An article and an op-ed from today's New York Times that were seemingly unrelated got me thinking. The first article was on Dr. Larry Brilliant's change in direction at Google.org (their philanthropic effort). The op-ed by Kenneth Duberstein focused in on the need for a centralized state of the union in data that he proposes be run out of the National Academies.
While these are seemingly very different topics, I see a great deal of possible relation. The State of the U.S.A. project has been percolating for the last year, that I know of, in many Washington, DC, circles. While I think there are many things that make sense about the project as I understand it - timely, relevant data - I am concerned about the ability of the National Academies to find means in which they can reach the people of the United States, not just the policy wonks and data-obsessed. That is where my mind jumped to Google and some of the amazing things they have done in the last year with Google Flu Trends, and I began hoping the Google might somehow launch down the path of helping countries to set up their own Google Country Trends-type of platform. Real-time data, drawn from other people's series as well as Google data, that countries could help to define and Google would help to bring to the people. At the heart of what Dr. Brilliant's article said was that Google was trying to find ways to bring its philanthropic efforts back inside the house and relevant to their business work.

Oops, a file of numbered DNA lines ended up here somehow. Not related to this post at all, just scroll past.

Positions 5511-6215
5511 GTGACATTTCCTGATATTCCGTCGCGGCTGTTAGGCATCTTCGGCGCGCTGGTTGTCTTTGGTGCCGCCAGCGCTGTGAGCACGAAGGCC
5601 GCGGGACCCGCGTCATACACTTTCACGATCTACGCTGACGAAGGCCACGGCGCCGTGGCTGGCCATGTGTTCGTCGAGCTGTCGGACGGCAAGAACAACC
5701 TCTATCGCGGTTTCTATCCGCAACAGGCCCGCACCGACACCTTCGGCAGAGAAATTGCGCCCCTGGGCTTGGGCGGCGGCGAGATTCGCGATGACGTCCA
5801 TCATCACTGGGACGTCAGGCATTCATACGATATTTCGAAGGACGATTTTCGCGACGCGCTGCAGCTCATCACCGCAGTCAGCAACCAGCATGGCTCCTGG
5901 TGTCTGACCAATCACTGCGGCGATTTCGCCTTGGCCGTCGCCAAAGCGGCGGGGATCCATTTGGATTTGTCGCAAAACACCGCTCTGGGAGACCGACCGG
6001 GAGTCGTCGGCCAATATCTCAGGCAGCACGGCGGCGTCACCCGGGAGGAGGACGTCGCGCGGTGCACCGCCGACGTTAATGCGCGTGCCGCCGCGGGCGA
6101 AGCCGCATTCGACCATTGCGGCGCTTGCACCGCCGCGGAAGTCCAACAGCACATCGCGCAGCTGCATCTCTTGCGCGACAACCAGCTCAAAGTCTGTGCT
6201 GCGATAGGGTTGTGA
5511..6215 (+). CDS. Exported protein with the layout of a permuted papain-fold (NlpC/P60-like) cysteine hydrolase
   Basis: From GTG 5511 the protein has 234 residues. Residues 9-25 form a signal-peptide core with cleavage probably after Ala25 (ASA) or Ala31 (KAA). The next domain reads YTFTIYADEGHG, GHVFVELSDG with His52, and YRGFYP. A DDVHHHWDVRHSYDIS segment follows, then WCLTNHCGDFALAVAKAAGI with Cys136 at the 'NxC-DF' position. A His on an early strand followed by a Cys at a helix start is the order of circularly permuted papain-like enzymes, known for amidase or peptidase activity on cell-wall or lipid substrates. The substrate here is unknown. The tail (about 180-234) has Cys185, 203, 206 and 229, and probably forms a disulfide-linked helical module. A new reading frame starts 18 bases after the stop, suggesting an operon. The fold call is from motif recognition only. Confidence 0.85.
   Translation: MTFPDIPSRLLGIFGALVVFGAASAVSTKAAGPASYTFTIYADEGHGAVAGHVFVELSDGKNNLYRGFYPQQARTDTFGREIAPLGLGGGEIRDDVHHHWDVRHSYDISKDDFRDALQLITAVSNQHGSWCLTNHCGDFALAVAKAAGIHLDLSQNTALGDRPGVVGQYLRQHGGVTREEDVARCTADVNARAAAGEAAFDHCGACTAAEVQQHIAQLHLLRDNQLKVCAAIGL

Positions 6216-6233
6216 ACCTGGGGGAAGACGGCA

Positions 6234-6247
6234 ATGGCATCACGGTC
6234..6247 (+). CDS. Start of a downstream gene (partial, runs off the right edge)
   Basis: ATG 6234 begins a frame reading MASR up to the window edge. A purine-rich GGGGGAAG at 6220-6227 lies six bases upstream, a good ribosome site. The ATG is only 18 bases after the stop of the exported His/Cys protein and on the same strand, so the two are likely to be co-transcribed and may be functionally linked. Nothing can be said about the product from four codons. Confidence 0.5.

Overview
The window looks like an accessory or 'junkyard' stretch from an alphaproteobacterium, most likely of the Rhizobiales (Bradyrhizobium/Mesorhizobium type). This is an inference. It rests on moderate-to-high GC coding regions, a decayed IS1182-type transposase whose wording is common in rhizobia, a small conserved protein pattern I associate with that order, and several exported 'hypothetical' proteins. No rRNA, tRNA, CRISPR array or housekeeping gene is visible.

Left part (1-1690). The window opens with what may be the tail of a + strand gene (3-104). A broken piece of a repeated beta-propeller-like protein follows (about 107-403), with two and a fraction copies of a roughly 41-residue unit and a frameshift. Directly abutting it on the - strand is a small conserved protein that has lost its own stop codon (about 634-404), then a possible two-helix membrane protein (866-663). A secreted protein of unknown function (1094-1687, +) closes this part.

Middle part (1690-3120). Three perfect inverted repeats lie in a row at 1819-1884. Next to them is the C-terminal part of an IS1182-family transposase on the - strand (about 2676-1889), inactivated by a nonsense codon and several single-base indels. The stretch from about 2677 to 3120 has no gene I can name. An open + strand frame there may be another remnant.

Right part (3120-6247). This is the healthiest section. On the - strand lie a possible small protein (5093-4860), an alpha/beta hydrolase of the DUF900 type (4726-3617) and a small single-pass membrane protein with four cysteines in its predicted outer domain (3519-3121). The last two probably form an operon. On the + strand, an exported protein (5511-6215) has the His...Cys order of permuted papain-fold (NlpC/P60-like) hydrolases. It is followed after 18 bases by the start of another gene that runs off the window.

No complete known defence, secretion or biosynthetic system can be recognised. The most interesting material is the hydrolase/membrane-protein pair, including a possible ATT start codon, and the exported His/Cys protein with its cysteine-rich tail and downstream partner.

While I am on the subject, I have some concerns about whether having a State of the U.S.A. will actually give us the detail needed to make decisions. So many of these decisions are made at the state and local level, but much of the data which the State of the U.S.A. would inevitably use would not be available at the sub-national level. It's a real problem for many of our data series, one that I've particularly learned about from Andy Reamer at the Brookings Institution's Metropolitan Policy Program. There is little doubt that the National Academies brings the best in the country together in a non-partisan way (Connie Citro does amazing work with the Committee on National Statistics), but Google, or their type of real-time data interface, is something that I doubt the National Academies could achieve, at least unaided.